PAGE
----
Applications up; impact remains undetermined

Jackie Valley

Many high school seniors apply, stall making decisions

Credit: DKS Editors

Applications for admission to Kent State are up by 1,000 compared to figures from last year, but Director of Admissions Nancy DellaVecchia said it is too early to tell what impact those numbers will have on enrollment.

DellaVecchia said admissions hopes to receive between 12,000 and 13,000 applications this year.

“We’re getting close to meeting that goal,” she said, referring to the more than 11,000 applications the university has already received.

DellaVecchia said admissions is currently sending financial aid and scholarship packages to prospective students, who have until the national notification deadline of May 1 to make their final decision.

“Students need to hear all the information available to them – financial aid, scholarships – to make a good decision,” she said.

Still unknown, DellaVecchia said, is whether the spike in applications reflects students applying to many institutions to give themselves more options.

According to a survey published by the Higher Education Research Institute, about 10 percent of the current college freshmen class applied to between seven and 10 institutions.

Randy Kline, senior class guidance counselor at Roosevelt High School, said his students applied to an average of four or five schools – with some applying to double that number.

“I’ve got a few students who applied to a dozen or more,” he said, adding that the top students are typically the ones applying to the most schools.

But those applications can become costly. Kent State’s application costs $30, a figure on the low end considering that Kline said the average application fee is between $40 and $45.

Katie Rodenbucher, a senior at Waterloo High School in Atwater, avoided the steep application fees by applying to just one university.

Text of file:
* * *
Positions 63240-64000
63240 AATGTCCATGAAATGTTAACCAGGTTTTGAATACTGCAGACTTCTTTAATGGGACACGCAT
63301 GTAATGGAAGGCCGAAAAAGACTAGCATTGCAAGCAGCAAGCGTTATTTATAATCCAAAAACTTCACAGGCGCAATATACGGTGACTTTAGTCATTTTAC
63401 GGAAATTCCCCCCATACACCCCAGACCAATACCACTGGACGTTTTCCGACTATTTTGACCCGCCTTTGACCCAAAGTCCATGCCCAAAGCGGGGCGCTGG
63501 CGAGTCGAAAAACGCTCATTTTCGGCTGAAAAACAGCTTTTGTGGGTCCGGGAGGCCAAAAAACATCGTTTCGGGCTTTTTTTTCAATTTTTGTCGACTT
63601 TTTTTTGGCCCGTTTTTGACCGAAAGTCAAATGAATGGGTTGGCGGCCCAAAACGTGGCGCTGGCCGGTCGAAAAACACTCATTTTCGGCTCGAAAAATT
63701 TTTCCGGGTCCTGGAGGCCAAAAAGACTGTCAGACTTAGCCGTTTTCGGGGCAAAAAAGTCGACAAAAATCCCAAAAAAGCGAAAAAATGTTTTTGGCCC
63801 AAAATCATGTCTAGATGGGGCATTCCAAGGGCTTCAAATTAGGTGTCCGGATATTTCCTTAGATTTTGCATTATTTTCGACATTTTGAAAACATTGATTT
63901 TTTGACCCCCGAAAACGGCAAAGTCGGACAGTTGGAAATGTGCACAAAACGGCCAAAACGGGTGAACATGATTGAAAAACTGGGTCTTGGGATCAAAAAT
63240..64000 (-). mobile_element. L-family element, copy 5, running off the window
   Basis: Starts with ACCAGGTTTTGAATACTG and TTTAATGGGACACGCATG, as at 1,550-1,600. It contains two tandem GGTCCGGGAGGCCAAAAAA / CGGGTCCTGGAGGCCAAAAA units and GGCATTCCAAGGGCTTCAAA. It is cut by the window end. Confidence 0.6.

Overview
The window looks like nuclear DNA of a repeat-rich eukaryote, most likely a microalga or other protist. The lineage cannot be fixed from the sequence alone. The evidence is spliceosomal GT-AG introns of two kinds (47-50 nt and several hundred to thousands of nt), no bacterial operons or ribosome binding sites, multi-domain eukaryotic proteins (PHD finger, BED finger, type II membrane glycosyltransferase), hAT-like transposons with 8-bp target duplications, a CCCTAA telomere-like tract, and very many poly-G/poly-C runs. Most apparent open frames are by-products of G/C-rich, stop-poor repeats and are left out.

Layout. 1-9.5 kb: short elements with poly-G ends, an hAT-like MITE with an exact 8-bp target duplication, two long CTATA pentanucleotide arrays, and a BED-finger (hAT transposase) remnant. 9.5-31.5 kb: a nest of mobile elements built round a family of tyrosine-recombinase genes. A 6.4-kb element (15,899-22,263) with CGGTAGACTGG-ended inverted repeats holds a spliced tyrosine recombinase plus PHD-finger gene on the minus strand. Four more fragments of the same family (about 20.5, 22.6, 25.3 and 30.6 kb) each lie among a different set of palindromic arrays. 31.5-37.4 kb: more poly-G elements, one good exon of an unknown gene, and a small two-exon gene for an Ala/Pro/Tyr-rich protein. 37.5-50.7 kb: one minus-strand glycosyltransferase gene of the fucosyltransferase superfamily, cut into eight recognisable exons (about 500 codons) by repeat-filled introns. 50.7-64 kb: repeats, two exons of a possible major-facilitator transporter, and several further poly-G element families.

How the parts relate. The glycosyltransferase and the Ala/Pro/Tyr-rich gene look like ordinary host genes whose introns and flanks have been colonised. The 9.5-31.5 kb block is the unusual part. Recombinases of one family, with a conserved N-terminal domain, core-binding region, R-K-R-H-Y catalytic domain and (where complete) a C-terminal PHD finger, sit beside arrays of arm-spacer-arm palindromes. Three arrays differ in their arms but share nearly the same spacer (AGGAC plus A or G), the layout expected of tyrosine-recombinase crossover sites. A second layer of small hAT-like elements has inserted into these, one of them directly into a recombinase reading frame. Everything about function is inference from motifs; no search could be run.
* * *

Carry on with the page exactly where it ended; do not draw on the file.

“I just applied to Kent,” she said. “It was close to home and I’m going to transfer to NEOUCOM.”

Kline credits students’ desire to apply to multiple schools to the easy access of information online and in the mail, which he said piques students’ interests and often delays their decision-making. He said more students are waiting until the spring to commit to a college.

“It’s human nature to wait until it stares us in the face,” he said.

Despite the high number of applications this year, DellaVecchia said Ohio and western Pennsylvania are expected to have smaller high school graduating class sizes in the next few years.

To offset any losses, DellaVecchia said Kent State is seeking out-of-state students from its target east coast states – Maryland, New Jersey and Virginia – because a surge in the population growth of that area has filled universities, leaving students looking elsewhere.

“They’re more mobile, willing to look outside of their state,” she said.

DellaVecchia said out-of-state applications have increased by 13 percent since Fall 2004. Kent State already actively recruits students from New York, Pennsylvania and the Chicago area.

For the first time this year, DellaVecchia said Kent State is also making students from all other 49 states eligible for the University Award, which cuts the out-of-state surcharge in half.

“It’s going to be interesting for us to see what impact that has,” she said.

DellaVecchia said the spike in applications, however, has not made the admissions process at Kent State more competitive this year.

“If the spike would continue, then it would become something to be more competitive,” she said.

Contact administration reporter Jackie Valley at [email protected].